Strikes that spell misery for hundreds of thousands of people this week are set to worsen as Royal Mail staff threaten new wildcat stoppages which could delay millions of Christmas cards and presents. A further 1,000 Royal Mail delivery staff could take unofficial industrial action as a separate five-day strike by 3,000 Crown post office workers starts on Monday, The Telegraph can reveal, at a time when the service is creaking under the weight of festive demand. It comes at the start of a week of strike chaos with conductors on rail network Southern set to stop trains south of London on Monday and Tuesday.

Up to 1,000 Royal Mail workers could take unauthorised industrial action in a show of solidarity with striking Post Office staff, it has been reported. Post Office staff at branches across Britain will today walk out in a dispute over pensions and job security. Royal Mail employees could refuse to cross picket lines at strike-stricken branches to collect parcels, the Daily Telegraph reported. The wildcat action would put even more pressure on a postal system already under strain – less than a week before Christmas. It comes as baggage handlers, check-in staff and airline crew all plan to strike this week – potentially causing travel chaos for hundreds of thousands of travellers.

Downing Street has distanced itself from calls by the transport minister, Chris Grayling, and Tory backbenchers for new anti-strike laws as unions plan a wave of industrial action this week and over the festive period. A spokesman for No 10 said the laws governing industrial action cannot be changed to halt current disputes, which are a matter for unions and employers. Grayling angered many union leaders last week by saying he would “not rule anything out” when asked if he might change the law to prevent future rail strikes. Former cabinet ministers Lord Heseltine and Lord Tebbit are among the Tory figures who have called on Theresa May to take a tough line on trade unions.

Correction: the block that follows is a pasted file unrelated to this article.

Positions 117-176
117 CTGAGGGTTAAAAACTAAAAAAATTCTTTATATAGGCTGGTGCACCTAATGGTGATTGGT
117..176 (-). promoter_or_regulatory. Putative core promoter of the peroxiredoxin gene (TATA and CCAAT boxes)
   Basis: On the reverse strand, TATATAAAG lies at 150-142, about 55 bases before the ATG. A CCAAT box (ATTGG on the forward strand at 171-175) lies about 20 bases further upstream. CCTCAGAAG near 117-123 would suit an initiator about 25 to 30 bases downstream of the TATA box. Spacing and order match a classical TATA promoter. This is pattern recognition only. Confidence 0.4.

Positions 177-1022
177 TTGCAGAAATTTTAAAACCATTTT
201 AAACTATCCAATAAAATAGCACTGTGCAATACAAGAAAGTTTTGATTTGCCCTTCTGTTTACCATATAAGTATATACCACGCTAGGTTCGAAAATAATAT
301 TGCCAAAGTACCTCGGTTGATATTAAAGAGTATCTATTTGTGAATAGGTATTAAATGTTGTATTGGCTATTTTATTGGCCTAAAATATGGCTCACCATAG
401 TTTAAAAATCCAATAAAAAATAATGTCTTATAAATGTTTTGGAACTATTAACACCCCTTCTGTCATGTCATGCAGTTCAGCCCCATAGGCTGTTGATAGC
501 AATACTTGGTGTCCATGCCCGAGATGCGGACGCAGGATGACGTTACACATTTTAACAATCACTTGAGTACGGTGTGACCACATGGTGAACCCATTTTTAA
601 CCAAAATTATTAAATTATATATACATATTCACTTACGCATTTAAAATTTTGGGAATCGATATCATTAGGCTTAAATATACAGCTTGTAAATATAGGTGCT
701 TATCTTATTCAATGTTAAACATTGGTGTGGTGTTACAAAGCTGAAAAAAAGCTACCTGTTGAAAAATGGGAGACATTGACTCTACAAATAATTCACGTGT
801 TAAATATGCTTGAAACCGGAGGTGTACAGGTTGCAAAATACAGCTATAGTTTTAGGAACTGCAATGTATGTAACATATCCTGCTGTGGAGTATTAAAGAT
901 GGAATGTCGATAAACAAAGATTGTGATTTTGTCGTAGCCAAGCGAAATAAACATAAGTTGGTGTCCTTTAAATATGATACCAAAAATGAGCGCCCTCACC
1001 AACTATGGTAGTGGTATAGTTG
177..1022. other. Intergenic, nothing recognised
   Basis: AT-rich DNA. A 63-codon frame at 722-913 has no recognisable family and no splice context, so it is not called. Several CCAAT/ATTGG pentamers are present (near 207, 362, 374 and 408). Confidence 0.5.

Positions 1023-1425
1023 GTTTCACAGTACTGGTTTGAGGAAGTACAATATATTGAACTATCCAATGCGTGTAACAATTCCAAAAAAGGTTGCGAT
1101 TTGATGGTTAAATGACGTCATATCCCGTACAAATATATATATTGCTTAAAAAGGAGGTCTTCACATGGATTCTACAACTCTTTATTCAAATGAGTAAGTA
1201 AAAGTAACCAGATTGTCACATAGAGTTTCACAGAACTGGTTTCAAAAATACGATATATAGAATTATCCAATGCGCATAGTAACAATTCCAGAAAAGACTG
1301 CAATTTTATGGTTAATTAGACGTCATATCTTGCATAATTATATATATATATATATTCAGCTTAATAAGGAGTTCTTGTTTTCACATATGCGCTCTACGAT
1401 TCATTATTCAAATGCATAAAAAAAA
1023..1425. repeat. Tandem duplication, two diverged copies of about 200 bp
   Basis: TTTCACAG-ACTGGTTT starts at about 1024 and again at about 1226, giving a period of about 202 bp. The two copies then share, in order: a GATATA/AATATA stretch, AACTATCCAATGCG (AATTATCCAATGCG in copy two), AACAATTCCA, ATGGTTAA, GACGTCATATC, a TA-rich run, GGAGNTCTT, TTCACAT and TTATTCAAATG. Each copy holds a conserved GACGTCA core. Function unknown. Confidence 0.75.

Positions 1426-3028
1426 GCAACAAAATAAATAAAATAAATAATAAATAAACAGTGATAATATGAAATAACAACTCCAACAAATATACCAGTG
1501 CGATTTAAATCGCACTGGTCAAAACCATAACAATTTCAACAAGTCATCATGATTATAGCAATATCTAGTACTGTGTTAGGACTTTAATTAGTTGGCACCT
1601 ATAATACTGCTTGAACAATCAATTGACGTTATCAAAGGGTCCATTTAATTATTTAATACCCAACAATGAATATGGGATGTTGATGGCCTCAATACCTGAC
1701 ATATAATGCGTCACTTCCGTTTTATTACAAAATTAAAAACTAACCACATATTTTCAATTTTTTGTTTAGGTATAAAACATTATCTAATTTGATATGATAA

THERESA MAY was last night under growing pressure from Tories to take on militant union bosses plotting Xmas carnage. As commuters braced themselves for yet more chaos on Southern Railways, MPs called on the PM to draw up new powers to protect “essential services” such as the railways. Chris Philp MP said the Government had to make it harder for unions to pull out staff in areas such as rail, the NHS and airports. A Cabinet Minister separately told the Sun: “We have to fight them.” Separately Lord Heseltine said: “You cannot have small groups of people holding society to ransom, regardless of personal inconvenience or cost.”

Sky News
Post Office staff are the latest to join those taking part in a wave of strikes that will hit several industries in the run-up to Christmas. The Communication Workers Union said around 3,500 workers would take part in its industrial action, hitting hundreds of Crown Post Offices. They will join rail and air workers in disputes about issues such as jobs, pay, pensions and safety. The five-day CWU strike is in protest at job losses, the closure of a final salary pension scheme and the franchising of Crown Post Offices. The strike is due to get under way today with a demonstration outside the headquarters of the Government’s Business Department.

BBC News